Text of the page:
During the month of May in 1987, one of the largest and most damaging wildfires on record globally, The Black Dragon Fire (Heilongjiang) in China reduced about 1/5th of Chinese coniferous forests by more than 3 million acres in the Heilongjiang Province to ash and burnt stumps and claimed at least 200 lives.  The fire started on May 6th on a hot dry day impacted by high winds in the Black Dragon River area of China. On the Russian side another 3 wildfires may have impacted up to 15 million acres. In Russia the river is called the Amur River.There is no record of a fire of this magnitude in the recorded history of 24 dynasties in China.  There was concern that the magnitude of the fire transformed continental climatic conditions contributing to the desertification of Northwest China.  According to recorded eye witness accounts of the fire in The Great Black Dragon Fire: A Chinese Inferno by Harrison E. Salisbury, the fire was like “a red sea wave. It sounded like an artillery barrage. It was the sound of terror. A tornado of fire.”  One young forester he quoted said; “Well, I guess you could say it sounded like the roar of a dragon.”  The cause of the fire was improper brush cutting by a newly hired inexperienced worker, though any spark would have started the fire with the lack of rain, heat and high winds in this area which had frequently experienced fires, though not of this magnitude.Image from the International Strategy for Disaster Reduction Website from GFMC archivesA colleague of mine at NFPA, Wenting Wang, told me that as a child lessons learned from the fire were taught to her in school in China. She said, “However, the Chinese government had learnt a lesson from the fire. The new completed system was set up to recover the forest.  Increased land has been fenced off for forestation. The population in forest and timber area has been decentralized and reduced substantially after the fire. A big progress has been made in reforesting formerly cultivated land. The NFPP (Natural Forest Protective Project) was started in 1998. After the effort of 20 years, the ecosystem has been restored. “   She also told me that a memorial museum was built in 1988 to show the process of the fire and the progress people have been made after the fire. Image from Haiku DeckWe can all learn a lesson from this fire and others, to take care doing the right thing the right way and implementing Firewise principles to protect our properties and communities.  Wildfires can occur anywhere in the United States.  A colleague shared an article about the wildfire potential in Massachusetts and lessons learned from the Miles Standish State Forest  Fire 61 years ago this week.  We can take action that makes a difference.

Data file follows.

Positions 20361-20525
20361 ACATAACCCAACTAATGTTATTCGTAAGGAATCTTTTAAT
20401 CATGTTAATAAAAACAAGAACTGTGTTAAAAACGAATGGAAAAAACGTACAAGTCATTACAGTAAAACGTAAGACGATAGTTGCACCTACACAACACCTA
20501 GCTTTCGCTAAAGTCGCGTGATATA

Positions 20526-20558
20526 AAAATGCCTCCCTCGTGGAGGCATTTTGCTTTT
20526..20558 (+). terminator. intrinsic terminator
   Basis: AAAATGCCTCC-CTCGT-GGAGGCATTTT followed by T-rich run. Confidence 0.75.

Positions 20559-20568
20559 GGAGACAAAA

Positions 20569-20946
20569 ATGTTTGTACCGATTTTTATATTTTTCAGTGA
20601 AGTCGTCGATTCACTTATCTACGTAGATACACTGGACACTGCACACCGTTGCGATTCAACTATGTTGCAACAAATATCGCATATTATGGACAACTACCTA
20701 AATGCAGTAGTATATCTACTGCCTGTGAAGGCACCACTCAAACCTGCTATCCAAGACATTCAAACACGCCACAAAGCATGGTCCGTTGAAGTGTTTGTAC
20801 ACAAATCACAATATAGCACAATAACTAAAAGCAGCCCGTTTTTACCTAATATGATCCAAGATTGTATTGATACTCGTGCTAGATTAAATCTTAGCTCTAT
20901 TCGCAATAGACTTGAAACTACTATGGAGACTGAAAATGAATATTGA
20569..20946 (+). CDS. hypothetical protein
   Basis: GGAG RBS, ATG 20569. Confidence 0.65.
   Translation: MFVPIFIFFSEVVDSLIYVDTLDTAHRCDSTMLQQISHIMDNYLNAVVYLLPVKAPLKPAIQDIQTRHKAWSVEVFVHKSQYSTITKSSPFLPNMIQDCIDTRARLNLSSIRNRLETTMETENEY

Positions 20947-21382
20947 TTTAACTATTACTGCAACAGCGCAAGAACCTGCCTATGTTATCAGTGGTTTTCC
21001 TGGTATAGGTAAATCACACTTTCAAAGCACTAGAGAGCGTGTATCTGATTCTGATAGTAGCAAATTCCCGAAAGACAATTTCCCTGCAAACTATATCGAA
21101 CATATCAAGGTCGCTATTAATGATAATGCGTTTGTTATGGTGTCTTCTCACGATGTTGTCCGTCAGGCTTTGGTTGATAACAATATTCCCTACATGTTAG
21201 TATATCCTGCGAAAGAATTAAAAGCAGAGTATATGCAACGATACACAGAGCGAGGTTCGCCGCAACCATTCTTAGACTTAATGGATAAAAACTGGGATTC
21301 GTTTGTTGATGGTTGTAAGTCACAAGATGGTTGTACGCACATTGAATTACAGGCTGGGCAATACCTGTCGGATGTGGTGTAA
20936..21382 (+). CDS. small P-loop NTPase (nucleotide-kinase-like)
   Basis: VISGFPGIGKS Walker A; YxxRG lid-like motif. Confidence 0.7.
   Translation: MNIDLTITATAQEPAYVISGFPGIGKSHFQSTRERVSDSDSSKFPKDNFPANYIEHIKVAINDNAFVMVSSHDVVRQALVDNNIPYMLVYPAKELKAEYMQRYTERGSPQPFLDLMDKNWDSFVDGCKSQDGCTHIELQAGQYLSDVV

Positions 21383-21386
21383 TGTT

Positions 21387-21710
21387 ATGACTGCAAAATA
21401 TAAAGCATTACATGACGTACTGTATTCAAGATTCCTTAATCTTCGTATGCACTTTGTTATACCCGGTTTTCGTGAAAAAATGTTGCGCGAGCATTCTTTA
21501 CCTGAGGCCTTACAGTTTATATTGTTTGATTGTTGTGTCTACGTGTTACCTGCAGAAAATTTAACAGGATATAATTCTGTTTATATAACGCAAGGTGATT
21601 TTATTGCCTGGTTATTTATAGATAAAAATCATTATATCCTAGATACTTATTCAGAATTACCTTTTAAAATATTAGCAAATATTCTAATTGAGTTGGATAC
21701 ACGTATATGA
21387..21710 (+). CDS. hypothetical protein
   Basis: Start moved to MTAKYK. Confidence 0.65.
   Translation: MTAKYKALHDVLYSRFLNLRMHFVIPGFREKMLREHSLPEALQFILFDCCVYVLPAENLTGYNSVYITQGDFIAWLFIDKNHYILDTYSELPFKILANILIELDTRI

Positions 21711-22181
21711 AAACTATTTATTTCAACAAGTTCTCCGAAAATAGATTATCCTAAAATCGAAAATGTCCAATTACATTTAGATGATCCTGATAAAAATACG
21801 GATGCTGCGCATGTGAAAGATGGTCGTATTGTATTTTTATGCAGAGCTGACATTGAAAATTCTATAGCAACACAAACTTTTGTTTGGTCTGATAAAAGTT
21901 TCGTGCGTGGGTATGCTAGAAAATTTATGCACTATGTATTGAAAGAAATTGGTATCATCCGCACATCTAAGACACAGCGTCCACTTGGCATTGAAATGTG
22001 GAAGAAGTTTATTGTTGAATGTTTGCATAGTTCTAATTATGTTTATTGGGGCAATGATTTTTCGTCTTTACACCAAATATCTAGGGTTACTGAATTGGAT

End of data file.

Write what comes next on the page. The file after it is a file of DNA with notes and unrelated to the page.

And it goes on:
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Doing the right thing the right way to prevent sparking a wildfire

Now that summer is upon us, we all want to do our part to keep our homes and properties safer in the event of a wildfire but it is so important to act carefully, taking the necessary precautions not to be the cause of a wildfire while trying to do the right thing.  Operating equipment like chainsaws, lawn mowers, and tractors improperly can cause sparks that could ignite a wildfire. We need to act with care to make sure that we are doing the right thing the right way.  A CAL FIRE flyer stated that over 1,600 wildfires are caused in California alone using equipment the wrong way.  You don't want to be the cause of a wildfire by using a mower improperly, like the Golden Gates Estate fire in Florida, or the 22 million dollar Oregon wildfire. Picture submitted for Wildfire Prep Day activity by Debora Rice from North Fork, California Here are some important tractor use and mowing tips to help you do the right thing the right way: (Remember metal blades hitting rocks can spark a wildfire) Mow during the cool time of day generally while there is still dew on the ground, not during the day and especially not when the wind is blowing. Don't top off fuel tanks. Make sure spark arrestors are in proper working order and there is no carbon build up. Keep a shovel and water source or fire extinguisher close by at all times. When transporting tractors, mowers and recreational vehicles make sure that chains on the trailers are not hitting the pavement as you are driving, throwing sparks. Take special care when using mowers and tractors in dry grass that can easily ignite. Remove rocks and metal from the yard that could be hit by the mower and cause sparks. Keep a cell phone with you and dial 911 in the event of an emergency. The US Forest Service (with their One Less Spark One Less Wildfire Campaign) along with Betty White created a cute YouTube video that reinforces how you can be more careful as you act responsibly this year while you work and play outside.
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Highlights from the FAC Reference Guide: Collaboration and Outreach